Inspired by Franklyn M. Branley's Down Comes The Rain, this morning, we performed a couple super simple evaporation, and condensation experiments.
First off, we sat out two bowls, one with a couple of tablespoons of water (which doesn't show up in the picture, but it was there), and one with a couple of tablespoons of soda pop. I got a kick out of the fact, that even though the children had watched their water balloon firework splatters, dry up, leaving behind the color, and corn starch "chalk", they didn't think the same thing would happen inside the house.
Since, the book also describes setting out an ice cold drink on a hot day, to watch the water vapor from the air condense into drops on the side, I thought maybe, that would convince them, that there is water vapor in the air inside, as well as outside. So, I sat a glass of ice water in the middle of the breakfast table...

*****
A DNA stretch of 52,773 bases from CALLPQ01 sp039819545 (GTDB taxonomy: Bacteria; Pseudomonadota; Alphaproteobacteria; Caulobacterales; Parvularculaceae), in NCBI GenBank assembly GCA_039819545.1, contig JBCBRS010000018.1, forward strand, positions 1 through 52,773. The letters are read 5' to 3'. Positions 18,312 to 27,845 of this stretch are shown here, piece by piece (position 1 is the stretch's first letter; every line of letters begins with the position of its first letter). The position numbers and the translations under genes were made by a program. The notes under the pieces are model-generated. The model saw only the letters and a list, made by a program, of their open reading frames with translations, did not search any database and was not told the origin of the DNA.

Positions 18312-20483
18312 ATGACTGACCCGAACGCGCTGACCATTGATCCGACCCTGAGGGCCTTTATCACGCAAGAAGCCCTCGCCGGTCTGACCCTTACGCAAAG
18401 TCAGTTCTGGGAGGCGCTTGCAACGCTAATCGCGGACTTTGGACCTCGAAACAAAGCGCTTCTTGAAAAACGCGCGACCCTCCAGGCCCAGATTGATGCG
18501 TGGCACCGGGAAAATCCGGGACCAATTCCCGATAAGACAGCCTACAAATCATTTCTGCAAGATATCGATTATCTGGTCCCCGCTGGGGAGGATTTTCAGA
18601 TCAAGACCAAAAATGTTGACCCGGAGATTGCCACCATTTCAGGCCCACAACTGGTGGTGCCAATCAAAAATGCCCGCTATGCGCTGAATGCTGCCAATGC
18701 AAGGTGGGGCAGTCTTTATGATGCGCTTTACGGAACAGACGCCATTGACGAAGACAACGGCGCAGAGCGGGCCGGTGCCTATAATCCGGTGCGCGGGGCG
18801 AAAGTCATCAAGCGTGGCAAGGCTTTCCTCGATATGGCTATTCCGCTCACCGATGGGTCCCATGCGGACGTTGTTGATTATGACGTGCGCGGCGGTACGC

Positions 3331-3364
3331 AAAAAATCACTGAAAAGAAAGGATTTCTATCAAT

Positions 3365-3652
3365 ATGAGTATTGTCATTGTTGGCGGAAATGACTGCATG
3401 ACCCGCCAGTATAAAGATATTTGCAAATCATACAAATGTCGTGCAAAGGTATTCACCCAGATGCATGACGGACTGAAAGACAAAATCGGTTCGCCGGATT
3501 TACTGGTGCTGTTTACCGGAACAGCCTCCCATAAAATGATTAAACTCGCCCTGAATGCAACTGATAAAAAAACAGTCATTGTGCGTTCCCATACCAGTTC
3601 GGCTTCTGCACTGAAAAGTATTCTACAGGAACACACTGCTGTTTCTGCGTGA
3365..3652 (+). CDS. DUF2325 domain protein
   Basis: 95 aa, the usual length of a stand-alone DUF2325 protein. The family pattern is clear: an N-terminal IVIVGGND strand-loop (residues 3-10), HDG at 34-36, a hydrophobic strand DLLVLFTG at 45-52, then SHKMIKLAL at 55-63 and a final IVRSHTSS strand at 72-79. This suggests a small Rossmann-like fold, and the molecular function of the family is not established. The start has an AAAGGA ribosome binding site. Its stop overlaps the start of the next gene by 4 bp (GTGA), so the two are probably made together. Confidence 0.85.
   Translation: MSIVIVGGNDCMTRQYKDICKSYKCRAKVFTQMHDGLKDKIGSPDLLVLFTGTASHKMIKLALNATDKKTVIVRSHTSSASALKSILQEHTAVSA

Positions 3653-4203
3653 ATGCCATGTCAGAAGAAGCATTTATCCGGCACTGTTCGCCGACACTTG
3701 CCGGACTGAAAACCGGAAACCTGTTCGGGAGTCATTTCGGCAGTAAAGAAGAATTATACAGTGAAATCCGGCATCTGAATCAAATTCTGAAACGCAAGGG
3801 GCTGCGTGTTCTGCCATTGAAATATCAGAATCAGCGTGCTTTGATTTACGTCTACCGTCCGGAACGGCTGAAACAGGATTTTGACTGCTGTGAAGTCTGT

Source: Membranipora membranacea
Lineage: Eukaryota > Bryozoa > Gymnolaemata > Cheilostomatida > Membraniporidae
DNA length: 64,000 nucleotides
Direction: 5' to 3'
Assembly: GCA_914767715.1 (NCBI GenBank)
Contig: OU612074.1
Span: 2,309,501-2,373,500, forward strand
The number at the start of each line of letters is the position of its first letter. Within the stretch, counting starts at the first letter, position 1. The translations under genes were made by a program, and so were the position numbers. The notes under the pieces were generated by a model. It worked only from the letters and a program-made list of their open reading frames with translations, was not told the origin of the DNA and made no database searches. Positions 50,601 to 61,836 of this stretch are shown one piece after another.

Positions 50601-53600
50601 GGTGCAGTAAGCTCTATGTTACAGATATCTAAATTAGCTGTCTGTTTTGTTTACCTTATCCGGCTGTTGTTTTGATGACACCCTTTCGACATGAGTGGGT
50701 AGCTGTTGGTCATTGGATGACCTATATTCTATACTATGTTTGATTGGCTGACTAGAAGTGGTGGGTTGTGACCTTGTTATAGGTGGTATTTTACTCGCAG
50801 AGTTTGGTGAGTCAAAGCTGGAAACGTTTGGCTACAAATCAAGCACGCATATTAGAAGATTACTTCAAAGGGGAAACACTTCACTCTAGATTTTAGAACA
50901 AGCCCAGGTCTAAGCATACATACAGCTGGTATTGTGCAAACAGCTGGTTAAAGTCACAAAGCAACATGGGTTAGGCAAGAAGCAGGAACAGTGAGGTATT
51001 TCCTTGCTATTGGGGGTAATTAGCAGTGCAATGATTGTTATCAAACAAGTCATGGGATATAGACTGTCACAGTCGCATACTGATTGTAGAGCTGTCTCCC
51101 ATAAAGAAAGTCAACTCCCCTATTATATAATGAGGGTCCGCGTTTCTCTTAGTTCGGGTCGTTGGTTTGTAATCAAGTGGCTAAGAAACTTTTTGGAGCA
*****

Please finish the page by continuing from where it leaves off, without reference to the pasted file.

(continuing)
...and one outside on the deck.
Then, after a few minutes, they were able to touch the glasses...
...and observe rings of water, building underneath them.
Still, without the sun beating, directly down on the water, they didn't think it would evaporate from the bowls on the counter. So, they were surprised, that by two o'clock in the afternoon, all of the water from the pop was gone, leaving behind only the coloring, sweeteners, and other chemicals.
And, by four o'clock, all of the water from our first dish was gone as well. It's a pretty simple concept, but I have to admit, even I was surprised, and relieved, at how quickly it worked.
As to Branley's book, it's a Stage 2, Let's-Read-And-Find-Out Science book, that does a pretty decent job of explaining about the water cycle, clouds, rain, and hail. Judging by my children, I'd say it's aimed at the five year old set. It was just a little too long for my four year old, and just a little too elementary for the older children. But, it does suggest quite a few simple, hands on activities, to prove the text, which apparently, even older children can enjoy.
It's great to be a homeschooler.